A research team funded by the National Institutes of Health (2006) found that, in people with autism, brain areas normally associated with visual tasks also appear to be active during language-related tasks, providing evidence to

A Day with the great Eustacia Cutler!

Note: This was one of our most popular posts and thought worthwhile to share again… 

Occasionally in life, if you are lucky, you brush alongside greatness. Not celebrity, but greatness. A person truly inspired to invent, revolutionize, and create with the added momentum to actually implement their gift toward worldwide betterment.

I was blessed to have been afforded many hours with such greatness.

Eustacia Cutler was born into a privilege that most only have viewed actress Grace Kelly portray on film. Her book, A Thorn in My Pocket, depicts her life in a nostalgia that few today can even begin to imagine. Her Cotillion, the Dedham Polo Club, times at the Vineyard, life at Cambridge, Harvard, and stories of shared company of notables such as Winston Churchill, George Gershwin and Robert Frost. Talk more with Eustacia, and you will learn of her father’s invention revolutionizing flight. However, all of this is not the sum of the greatness of Ms Cutler. You’ve heard the statement not everything that glitters is gold? You see, Eustacia was married and had 4 children, one of whom had Autism.

Eustacia-Cutler

In the 50s the pressure to institutionalize such a child came from doctors and family members. But when the pressure came from her husband, she went completely against the grain for the sake of her child, Temple.

Yes, as most of you know Eustacia Cutler is the mother of Dr. Temple Grandin. Dr. Grandin who went on to revolutionize the cattle industry as well as turn the world’s perception of Autism on its ear. Most of this information you probably already know, but the part you do not know is the day I was afforded time alongside Eustacia Cutler.

The 23rd Annual Texas Autism Conference was held in Corpus Christi this past week, and Sam and I had been asked to speak at one of the break-out sessions. The keynote speaker was Eustacia Cutler, who at the age of 88 offered such valuable and insightful information to the thirsty crowd of educators, parents and professionals, they were brought to their feet more than once. Her clarity, concern and connection with all in the room (primarily the mothers) intrigued my autistic son, Sam who was one of 4 to jump at the chance when the offer came to come up to the podium alongside her for a personal Q & A. When Sam (one of very few males in attendance) approached her and announced his name, and that he had Aspergers Syndrome the applause resonated with acceptance. Sam poised the question if Ms. Cutler was familiar with Moore’s Law which states that technology will grow at an exponential rate and if so, how does she perceive it will affect people with aspergers? Without missing a beat and looking my son straight in the eye she stated we, as humans, have a challenge ahead of us. Technology is essential, but perhaps Sam could be a forerunner bearing the seemingly impossible task of keeping the human factor within the technology field.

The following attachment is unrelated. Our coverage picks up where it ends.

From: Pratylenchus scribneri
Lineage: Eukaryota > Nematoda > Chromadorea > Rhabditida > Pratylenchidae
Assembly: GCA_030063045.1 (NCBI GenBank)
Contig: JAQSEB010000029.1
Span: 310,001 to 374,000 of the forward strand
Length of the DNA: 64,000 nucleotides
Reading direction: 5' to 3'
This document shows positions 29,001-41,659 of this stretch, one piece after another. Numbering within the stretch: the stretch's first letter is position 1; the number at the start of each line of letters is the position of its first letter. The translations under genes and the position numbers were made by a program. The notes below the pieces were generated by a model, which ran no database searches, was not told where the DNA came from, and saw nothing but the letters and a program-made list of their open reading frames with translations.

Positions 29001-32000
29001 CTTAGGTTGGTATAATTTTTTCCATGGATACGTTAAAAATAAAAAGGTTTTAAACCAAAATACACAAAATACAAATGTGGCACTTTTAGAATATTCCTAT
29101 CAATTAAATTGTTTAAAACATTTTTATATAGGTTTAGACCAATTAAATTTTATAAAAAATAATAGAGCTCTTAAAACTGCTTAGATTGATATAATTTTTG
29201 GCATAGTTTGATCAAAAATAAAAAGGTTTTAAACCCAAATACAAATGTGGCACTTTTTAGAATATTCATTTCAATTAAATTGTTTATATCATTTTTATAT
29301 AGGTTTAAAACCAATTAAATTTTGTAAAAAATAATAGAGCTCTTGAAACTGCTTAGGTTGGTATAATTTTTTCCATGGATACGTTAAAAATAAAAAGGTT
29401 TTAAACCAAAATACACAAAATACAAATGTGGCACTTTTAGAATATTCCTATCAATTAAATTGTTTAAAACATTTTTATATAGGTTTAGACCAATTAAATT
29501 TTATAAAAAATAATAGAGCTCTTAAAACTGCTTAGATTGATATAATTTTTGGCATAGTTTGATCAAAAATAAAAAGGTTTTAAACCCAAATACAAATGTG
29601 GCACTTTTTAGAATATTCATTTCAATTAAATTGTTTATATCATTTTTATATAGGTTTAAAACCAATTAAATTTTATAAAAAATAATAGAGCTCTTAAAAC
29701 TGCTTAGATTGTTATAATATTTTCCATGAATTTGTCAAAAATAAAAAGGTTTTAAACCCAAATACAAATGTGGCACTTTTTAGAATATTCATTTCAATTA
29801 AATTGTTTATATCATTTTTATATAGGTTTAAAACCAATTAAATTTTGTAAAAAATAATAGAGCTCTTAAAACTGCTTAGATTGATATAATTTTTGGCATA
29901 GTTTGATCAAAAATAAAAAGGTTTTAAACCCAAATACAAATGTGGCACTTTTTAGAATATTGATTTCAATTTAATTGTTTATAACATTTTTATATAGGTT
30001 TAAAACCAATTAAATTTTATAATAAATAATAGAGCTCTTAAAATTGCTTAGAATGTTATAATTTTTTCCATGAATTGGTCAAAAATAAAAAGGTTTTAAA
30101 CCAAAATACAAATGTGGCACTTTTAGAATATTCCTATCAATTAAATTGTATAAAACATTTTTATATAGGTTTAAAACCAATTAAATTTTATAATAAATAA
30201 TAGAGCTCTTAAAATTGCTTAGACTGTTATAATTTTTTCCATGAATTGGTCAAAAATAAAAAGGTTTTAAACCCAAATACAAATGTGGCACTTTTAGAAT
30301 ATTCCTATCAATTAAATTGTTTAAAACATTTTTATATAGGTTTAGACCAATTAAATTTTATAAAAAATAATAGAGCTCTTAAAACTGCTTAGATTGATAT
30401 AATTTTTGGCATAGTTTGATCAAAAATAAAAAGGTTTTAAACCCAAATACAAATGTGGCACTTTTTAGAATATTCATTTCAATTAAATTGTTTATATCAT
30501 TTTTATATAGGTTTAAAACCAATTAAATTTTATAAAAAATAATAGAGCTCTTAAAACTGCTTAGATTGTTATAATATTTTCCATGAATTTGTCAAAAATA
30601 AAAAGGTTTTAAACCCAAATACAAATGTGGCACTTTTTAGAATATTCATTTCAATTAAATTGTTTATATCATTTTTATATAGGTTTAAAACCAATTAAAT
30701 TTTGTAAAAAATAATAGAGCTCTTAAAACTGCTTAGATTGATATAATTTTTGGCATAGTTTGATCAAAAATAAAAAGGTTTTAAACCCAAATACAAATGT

Her mind ever-sharp and in the moment allowed for many ‘ahh’ moments to walk away with. Here are just a few:

What are the Symptoms of Sensory Processing Disorder? VIDEO

Aspergers101  continues the Medical Vlog series on Sensory Processing. In this clip Adrienne Gaither, OTR, C-SIPT with the Autism Community Network, answers the question: What are the Symptoms of Sensory Processing Disorder (SPD)?

The Autism Community Network is located in San Antonio, Texas USA with an emphasis on collaboration with autism service providers, early diagnosis, and providing services to underserved young children and their families.

Succeeding in Life on the Spectrum the “I’mpossible Dream”

Autistically Speaking with Alex Hale

Autism is real and like many others with the diagnosis, my son, Alex Hale, is succeeding in life on the Spectrum. His two songs “Into the Light” and “Walk a Mile” share his thoughts and emotions on the journey of an Autistic Individual, and assert that there is light at the end of the tunnel. It has been a long journey since his official diagnosis at the age of 6 years old.

There were signs of awkward behaviors, however his pediatrician initially suggested that we didn’t look for “trouble”. Once diagnosed we were in a state of awe rather than shock. We had assumed he would be diagnosed with ADHD or something of that nature. Immediately Alex’s dad and I started asking questions, reading up on Autism/Aspergers and looking for answers and methods to keep Alex mainstream.

Alex is high – functioning and as he says in his advocacy speaking engagements, you may not guess by looking at him, or meeting him initially, but spend a little bit of time with him and you will see that his social skills are a little different.

Summer College Experiences Can Greatly Benefit ASD Students

The summer between high school graduation and the first day of college classes can be both exciting and anxiety-producing. It can be for anyone, really, but it may be especially so for individuals diagnosed with ASD. Challenges with executive functioning and theory of mind may make aspects important to the transition– planning for it, for example, or knowing who to go to for necessary advice to help with the transition – a significant hurdle to overcome.

Can Success be Predicted for College Students with ASD?

Having a practical experience on a college campus prior to the move-in day may be a good way to overcome some of the challenges associated with transition to college. Marshall University first developed a college experience for high school students diagnosed with ASD in 2008. Each summer dozens of rising seniors (students who have completed their junior year of high school and are entering their senior year) spend five weeks on campus.